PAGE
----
3. 3. 4804 Vinik Approach to Pain Management in Diabetes J Clin Endocrinol Metab, November 2010, 95(11):4802– 4811TABLE 1. Examination: bedside sensory tests Sensory modality Nerve fiber Instrument Associated sensory receptors Vibration A␤ (large) 128-Hz tuning fork Ruffini corpuscle mechanoreceptors Pain (pin prick) C (small) Neuro-tips Nociceptors for pain and warmth Pressure A␤, A␣ (large) 1 and 10 g monofilament Pacinian corpuscle Light touch A␤, A␣ (large) Wisp of cotton Meissner’s corpuscle Cold A␦ (small) Cold tuning fork Cold thermoreceptorstender, and without masses. Her musculoskeletal system tein microalbumin, 12.8 ␮g/ml; TSH, 1.329 ␮U/ml; glu-was intact. She had good dorsalis pedis and posterior tibial cose, 253 mg/dl (elevated); blood urea nitrogen, 18 mg/dl;pulses. Application of pressure to her feet caused her to creatinine, 0.5 mg/dl; electrolytes, within normal limits;scream in agony. She weighed 120.4 pounds and was 5 feet serum glutamic oxaloacetic transaminase, 19; serum glu-11 inches tall. Her body mass index was 16.7 kg/m2. Her tamic pyruvic transaminase, 25; alkaline phosphatase, 64;waist was 26 inches and hip measurement was 34 in, with a calcium and magnesium, within normal limits; estimatedwaist-hip ratio of 0.766. Supine blood pressure was 119/78 glomerular filtration rate, 59 ml/min; antinuclear factormm Hg with a pulse of 94 bpm, sitting blood pressure was antibodies, negative; C-reactive protein, 0.1; sedimenta-125/82 mm Hg with a pulse of 107 bpm, and standing blood tion rate, 12; glutamic acid decarboxylase antibody, 4.7pressure was 109/78 mm Hg with a pulse of 81 bpm. (elevated); and gastric parietal cell antibodies, 1.6. Serum protein electrophoresis revealed no gammopathy, and noNeurological examination motor or sensory nerve antibodies were detected; acetyl- Cranial nerves were intact. Her pupils were large, re- choline receptor antibodies in serum and antinuclear fac-acted to light, and accommodated poorly suggesting au- tor were negative. Serum folate and B12 were normal.tonomic dysfunction. She had no evidence of muscle Urine porphyrins and urine heavy metals were negative.weakness. Handgrip dynamometry was at the 10th per- Serum angiotensin-converting enzyme was normal. Lyme,centile bilaterally. All her reflexes were present, and upper HIV, and hepatitis screening tests were all negative.limb sensation was entirely intact. In the lower limb, she Neuronal cells were incubated in culture with her se-had a reduction of prickling pain perception to 15 cm on rum. With control pooled human serum, 100,000 cellsthe right and 22 cm on the left, but she had marked hy- increased to 871,250 by the fourth day; with her serum,peralgesic and hyperesthetic soles of her feet. Vibration 100,000 cells fell to 11,250 by the second day and fellperception was intact, there was some slight loss of joint further to zero by the third and fourth days. There was noposition, but perception of 1- and 10-g monofilament was recovery of these cells, indicating that her serum wasintact. Her total neuropathy scores were 5 on the right and highly toxic to neuronal cells in culture and indicative of6 on the left, which indicated a mild degree of peripheral an autoimmune response (8).neuropathy (7). The use of simple clinical tools is illus-trated in Table 1. Clinical ConsiderationsLaboratory studies My impressions were that this young woman had type 1 A quantitative sensory test done on May 12, 2009, diabetes for 6 yr, a seizure disorder, and anxiety, withshowed normal vibration perception, touch/pressure, claustrophobic panic disorder. She was an anorexic bu-warm and cold thermal perception, indicating that her limic and was using an insulin pump to allow her to adjustsomatic nervous system was intact. the insulin doses down so that she could lose weight. When A cardiac autonomic function test revealed an expira- placed on a regular insulin regimen, monitored in an in-tion/inspiration ratio of 1.14, a Valsalva ratio of 1.05, and stitution, she could no longer do this and within a fewa 30:15 ratio of 1.05. This very abnormal result indicated weeks of the intensification of insulin developed a severe,autonomic nerve dysfunction. The QTc interval was highly sensory form of neuropathy with autonomic man-425 msec on electrocardiogram, which was normal. She ifestations, classic of the insulin neuritis syndrome. Shehad a sinus tachycardia syndrome of 100 bpm and ap- had a long family history of autoimmune disease, and herpeared to have slight left atrial enlargement, but no serum was highly toxic to neurons in culture, suggestingother abnormalities. the possibility of autoimmune disease. Neuropathic pain Vitamin D level was 10.7 ng/ml, which is inordinately is not uncommon. A population-based survey of 6000low. The remainder of the biochemistries were: urine pro- patients treated in family practice in the United Kingdom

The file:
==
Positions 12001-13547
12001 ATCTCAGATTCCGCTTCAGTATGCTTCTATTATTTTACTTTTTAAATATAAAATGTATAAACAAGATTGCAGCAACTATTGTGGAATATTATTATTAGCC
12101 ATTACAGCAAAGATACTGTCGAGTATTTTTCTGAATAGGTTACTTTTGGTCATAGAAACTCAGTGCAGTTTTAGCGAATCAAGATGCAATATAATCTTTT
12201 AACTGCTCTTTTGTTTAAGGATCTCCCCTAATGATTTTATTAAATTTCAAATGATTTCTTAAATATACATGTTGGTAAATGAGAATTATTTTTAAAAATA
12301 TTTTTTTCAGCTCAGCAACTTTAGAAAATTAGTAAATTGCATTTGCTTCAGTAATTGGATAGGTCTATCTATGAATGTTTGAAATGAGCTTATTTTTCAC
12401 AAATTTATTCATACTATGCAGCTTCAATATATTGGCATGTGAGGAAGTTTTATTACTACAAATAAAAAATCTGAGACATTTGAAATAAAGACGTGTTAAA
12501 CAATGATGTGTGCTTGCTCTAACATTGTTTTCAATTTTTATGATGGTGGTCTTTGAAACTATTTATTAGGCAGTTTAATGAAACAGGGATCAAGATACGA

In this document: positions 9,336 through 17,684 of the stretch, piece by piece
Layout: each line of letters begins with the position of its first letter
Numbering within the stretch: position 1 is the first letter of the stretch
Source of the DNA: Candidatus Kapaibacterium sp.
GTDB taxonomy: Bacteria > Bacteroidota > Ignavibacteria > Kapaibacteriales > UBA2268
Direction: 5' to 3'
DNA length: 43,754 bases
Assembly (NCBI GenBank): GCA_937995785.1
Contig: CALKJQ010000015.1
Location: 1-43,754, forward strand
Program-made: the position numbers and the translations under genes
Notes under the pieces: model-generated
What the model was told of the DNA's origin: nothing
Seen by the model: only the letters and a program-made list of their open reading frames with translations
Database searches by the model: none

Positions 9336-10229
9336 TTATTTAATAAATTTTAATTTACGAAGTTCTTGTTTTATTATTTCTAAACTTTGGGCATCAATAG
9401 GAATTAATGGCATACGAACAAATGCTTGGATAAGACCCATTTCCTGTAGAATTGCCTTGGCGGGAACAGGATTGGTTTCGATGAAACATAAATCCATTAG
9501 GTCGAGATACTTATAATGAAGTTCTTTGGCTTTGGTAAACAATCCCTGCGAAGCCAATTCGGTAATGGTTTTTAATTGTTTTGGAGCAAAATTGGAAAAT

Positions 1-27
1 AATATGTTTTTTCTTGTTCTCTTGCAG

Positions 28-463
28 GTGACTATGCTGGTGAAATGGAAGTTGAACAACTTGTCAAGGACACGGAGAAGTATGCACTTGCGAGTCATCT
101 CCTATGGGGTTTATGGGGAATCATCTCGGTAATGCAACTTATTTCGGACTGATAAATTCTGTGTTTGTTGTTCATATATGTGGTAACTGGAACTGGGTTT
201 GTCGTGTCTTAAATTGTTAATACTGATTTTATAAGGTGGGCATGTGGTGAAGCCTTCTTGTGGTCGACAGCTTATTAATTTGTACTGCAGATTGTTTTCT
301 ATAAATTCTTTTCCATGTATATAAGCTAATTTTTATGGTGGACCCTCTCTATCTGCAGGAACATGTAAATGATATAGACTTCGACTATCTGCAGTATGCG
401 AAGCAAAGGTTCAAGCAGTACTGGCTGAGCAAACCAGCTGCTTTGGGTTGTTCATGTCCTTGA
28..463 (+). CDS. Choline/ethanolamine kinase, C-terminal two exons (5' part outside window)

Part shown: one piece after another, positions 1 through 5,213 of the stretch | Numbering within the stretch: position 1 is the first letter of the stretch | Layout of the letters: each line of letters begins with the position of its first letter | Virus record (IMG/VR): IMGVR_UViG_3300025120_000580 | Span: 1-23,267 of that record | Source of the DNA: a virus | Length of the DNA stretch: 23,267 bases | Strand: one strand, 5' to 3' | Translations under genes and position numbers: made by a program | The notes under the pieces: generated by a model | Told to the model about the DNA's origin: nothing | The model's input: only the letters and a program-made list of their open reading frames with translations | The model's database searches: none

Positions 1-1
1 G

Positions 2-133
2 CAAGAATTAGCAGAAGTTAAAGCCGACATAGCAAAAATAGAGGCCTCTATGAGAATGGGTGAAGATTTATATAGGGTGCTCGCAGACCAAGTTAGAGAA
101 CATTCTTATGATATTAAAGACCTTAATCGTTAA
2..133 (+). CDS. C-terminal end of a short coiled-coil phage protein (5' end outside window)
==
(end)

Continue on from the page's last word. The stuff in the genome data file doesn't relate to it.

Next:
4. 4. J Clin Endocrinol Metab, November 2010, 95(11):4802– 4811 4805reported 6% prevalence of pain predominantly of neuro- duction. Pain is deep seated and gnawing in quality, “likepathic origin (9). Similarly, a large population-based study a toothache” in the foot, or “a dog gnawing at the bonesin France showed that 6.9% of the population had neu- of the feet,” or “feet feel as if they are encased in concrete.”ropathic pain (4). Interestingly, in a Dutch population sur- In contrast, the nociceptive pain of arthritis does notvey of more than 362,000 people, younger people with have these qualities. It is localized to the joints; fasciitis ispain tended to be mostly women, but with advancing age localized to the fascia; entrapment produces pain in a der-the gender differences disappeared. Perhaps a little recog- matome, and claudication is made worse by walking. Ar-nized fact is that mononeuritis and entrapments were three thritic pain starts with morning stiffness and improves astimes as common as diabetic peripheral neuropathy the day wears on (18).(DPN), and fully one third of the diabetic population has It is noteworthy that one third of patients with diabetessome form of entrapment (10), which when recognized is have some form of entrapment. In contrast with thereadily amenable to intervention (11). Even more salutary mononeuropathies, the condition begins gradually and isis the mounting evidence that even with impaired glucose made worse with repeated minor trauma or history oftolerance, patients may experience pain (12–14). As a cor- occupational exposure. The sensory disturbance oftenollary, patients presenting with painful neuropathy have does not reflect the nerve distribution, and the pain canimpaired fasting glucose or impaired glucose tolerance, exceed the area of sensory innervation leading to incorrectand about 50% of the time, they are overweight and have diagnosis. Nerve conduction velocity is required to showautonomic dysfunction (12). Even in the absence of ele- impairment of conduction across the site of entrapment.vated fasting blood glucose (Ͻ100 mg/dl), pain may be the Evaluation of pain intensity is essential for monitoringpresenting feature of the metabolic syndrome and coseg- response to therapy. There are a number of symptom-regates with elevated triglycerides and a low high-density based screening tools, such as: Nerve Total Symptomlipoprotein-cholesterol (15). Indeed, a risk factor for neu- Score-6, Brief Pain Inventory, Quality of Life Diabeticropathic pain in diabetic and nondiabetic populations is Neuropathy, Short Form-36, Visual Analog Scale for Painan impairment of peripheral vascular function (14, 16). Intensity, Neuro-QOL, and Norfolk Neuropathy Symp- toms Score (7). With the visual analog scale, the patient marks the intensity of their pain on a scale from 0 –10, al-The Clinical History lowing an assessment of the response to intervention. Simul- taneously, the patient should complete a quality of life toolHistory taking is becoming an obsolete art. Without it, ar- such as the Norfolk QOL-DN (17), which permits evalua-riving at the correct diagnosis can be hazardous. Pain asso- tion of the impact of the pain on quality of life, anxiety, andciated with a peripheral nerve injury has several distinct clin- depression, known to be accompanying features of DPN.ical characteristics. Neuropathic pain derived from smallnerve fibers is often burning, lancinating, or shooting in qual-ity with unusual, tingling, or crawling sensations referred to The Clinical Examinationas formication. Some describe bees stinging through thesocks, whereas others talk of walking on hot coals. The pain, A careful evaluation of the nature of pain and its exactworse at night, keeps the patient awake and is associated with location and a detailed examination of the lower limbs aresleep deprivation (17). Patients volunteer that they have al- mandatory to ascertain alternate causes of pain (Table 1).lodynia or pain from normal stimuli, such as the touch ofbedclothes, and may have hyperesthesias, increased sensitiv- Laboratory Testsity to touch, or hyperalgesia with increased sensitivity topainful stimuli or even altered sensation to cold or heat. These tests usually done for research: laser-evoked poten-These may be paradoxical with differences in sensation to tials; contact heat-evoked potentials, whereby brain sig-one or other modality of stimulation. Unlike animal models nals evoked by peripheral heat stimulation can be quan-of DPN, the pain is spontaneous and does not need provo- tified and amplitudes and conduction velocities of the slowcation such as a hot plate or laser heat. It is a glove and conducting fibers measured; and quantitative sensory testsstocking distribution. Small fiber neuropathies usually that measure the thresholds for various sensory modali-present with pain in the feet or hands, do not have abnor- ties, such as vibration and heat and cold perception, andmalities in sensation, lack weakness or loss of reflexes, are can be adapted to identifying hypoalgesia and hypoes-electrophysiologically silent, and often lead to the erroneous thesia. Also included are 3-mm skin biopsies to quan-diagnosis of hysteria or conversion reactions. titatively assess the number of nerve fibers present in the Large fiber neuropathy presents with characteristic epidermis. Paradoxically, these are reduced in numberweakness, ataxia, loss of reflexes, and impaired nerve con- in DPN (19 –21).